Czech filmmakers have always had a knack for capturing both the humorous and poignant sides of life within the nation's villages, a fact further evidenced by this beautifully designed and acted entry in the 25th Anniversary Heartland Film Festival opening tonight in Indianapolis with a far more commercial screening, the Jessica Biel starrer The Book of Love.
While Home Care may not be destined for a box-office bonanza here in the U.S., it's a bit of a shame as writer/director Slavek Horak has crafted a true indie gem with his directorial debut and it deserves all the audiences we can find for it.
In the film, Vlasta (Alena Mihulova) is a 50-ish home care nurse who works the Moravian countryside with a Florence Nightingale-like dedication to her patience and an equally sacrificial attitude toward her own care and needs. Always the one to take care of everyone, including her modestly distant but not uncaring spouse Lada (Boleslav Polivka), Vlasta's ability to disregard her own needs is put to the test in a way that requires everyone that she's ever taken care of to step out of their comfort zones and more fully into her life.
MIhulova, who picked up a Best Actress prize for her performance here at the acclaimed Karlovy Vary International Film Festival, gives a performance that is both aching with vulnerability and utterly fearless as she travels through the stages of grief. In a more perfect world, we'd be hearing Mihulova's name come awards season but, of course, American moviegoers and industry pros lack that kind of imagination.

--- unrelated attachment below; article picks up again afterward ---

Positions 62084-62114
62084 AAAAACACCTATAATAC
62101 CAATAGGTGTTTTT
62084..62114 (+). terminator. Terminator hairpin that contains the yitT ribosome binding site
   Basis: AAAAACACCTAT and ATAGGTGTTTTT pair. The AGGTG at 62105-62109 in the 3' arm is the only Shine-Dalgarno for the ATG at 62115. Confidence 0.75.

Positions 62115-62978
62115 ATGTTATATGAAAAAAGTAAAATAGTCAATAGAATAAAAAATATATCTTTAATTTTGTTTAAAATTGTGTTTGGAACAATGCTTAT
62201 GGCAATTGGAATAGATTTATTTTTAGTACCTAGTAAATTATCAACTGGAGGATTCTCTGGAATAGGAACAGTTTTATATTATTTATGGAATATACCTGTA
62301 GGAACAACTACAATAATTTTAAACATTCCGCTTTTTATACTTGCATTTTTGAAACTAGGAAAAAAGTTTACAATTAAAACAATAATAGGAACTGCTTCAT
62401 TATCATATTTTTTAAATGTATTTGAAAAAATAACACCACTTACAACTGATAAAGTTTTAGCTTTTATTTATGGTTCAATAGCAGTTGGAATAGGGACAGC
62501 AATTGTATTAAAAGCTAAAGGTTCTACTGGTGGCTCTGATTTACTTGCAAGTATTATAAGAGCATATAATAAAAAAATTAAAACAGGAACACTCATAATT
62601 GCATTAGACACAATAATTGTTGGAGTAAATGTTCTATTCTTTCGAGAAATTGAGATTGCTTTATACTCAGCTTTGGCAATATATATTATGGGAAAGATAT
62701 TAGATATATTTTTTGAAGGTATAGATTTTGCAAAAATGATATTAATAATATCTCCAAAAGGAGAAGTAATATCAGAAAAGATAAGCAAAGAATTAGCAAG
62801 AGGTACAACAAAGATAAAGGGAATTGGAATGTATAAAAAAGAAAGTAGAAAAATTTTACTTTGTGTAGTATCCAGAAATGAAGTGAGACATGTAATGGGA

Home Care may very well be the first film since PT Anderson's Magnolia in which frogs play an absolutely vital role, though it's a heck of a lot more clear here exactly what it all means.
Horak, a veteran of commercial work, has crafted a film that feels intimate and warm, honest and true mostly owing to the fact that it's inspired by stories from his mother, a real life home care nurse. It doesn't exactly hurt that Horak shot the film in and around his own hometown of Zlin and actually shot in his own parents' home, garden and workshop among other spots.
While Mihulova is clearly the film's centerpiece, one must give kudos to Horak's entire ensemble cast. Polivka plays Lada as a man who always has something beneath that gruff exterior, a man not so secretly envious of his wife's fierce devotion to her patience yet, even deeper than that irritable jealousy, Lada's a man who longs for that kind of connection and shows just the right amount of humanity amidst all those things that make you mumble to yourself "Why is she with that ass?"
Tatiana Vilhelmova gives a tremendous performance as Mlada, the daughter of one of Vlasta's patients whose ability to be spiritually attuned to illness provides an emotional and spiritual contrast to Vlasta's more scientific approach to illness.
Mihulova is a critically acclaimed Czech actress who is married to Karel Kachyna, one of Czech's most acclaimed filmmakers. Infrequently seen on the big screen, Mihulova's work here with Vilhelmova is a longtime dream for Vilhelmova and one can sense that camaraderie, respect and trust in their performances. While the entire film is wonderful, it truly lights up when these two take over the screen.
Jan Stastny's lensing is warm, comfortable and intimate while costumes from Natalie Steklova feel as rich and authentic as the rest of the film.
Home Care is a finalist in the Narrative Feature category at the 2016 Heartland Film Festival and will screen eight times, EIGHT TIMES, during the festival. You won't want to miss this film. Check the Heartland Festival Guide for details.
RICHARD's NOTE: Home Care took home the Heartland Film Festival's top prize of Best Narrative Feature along with the $45,000 cash award!
© Written by Richard Propes
The Independent Critic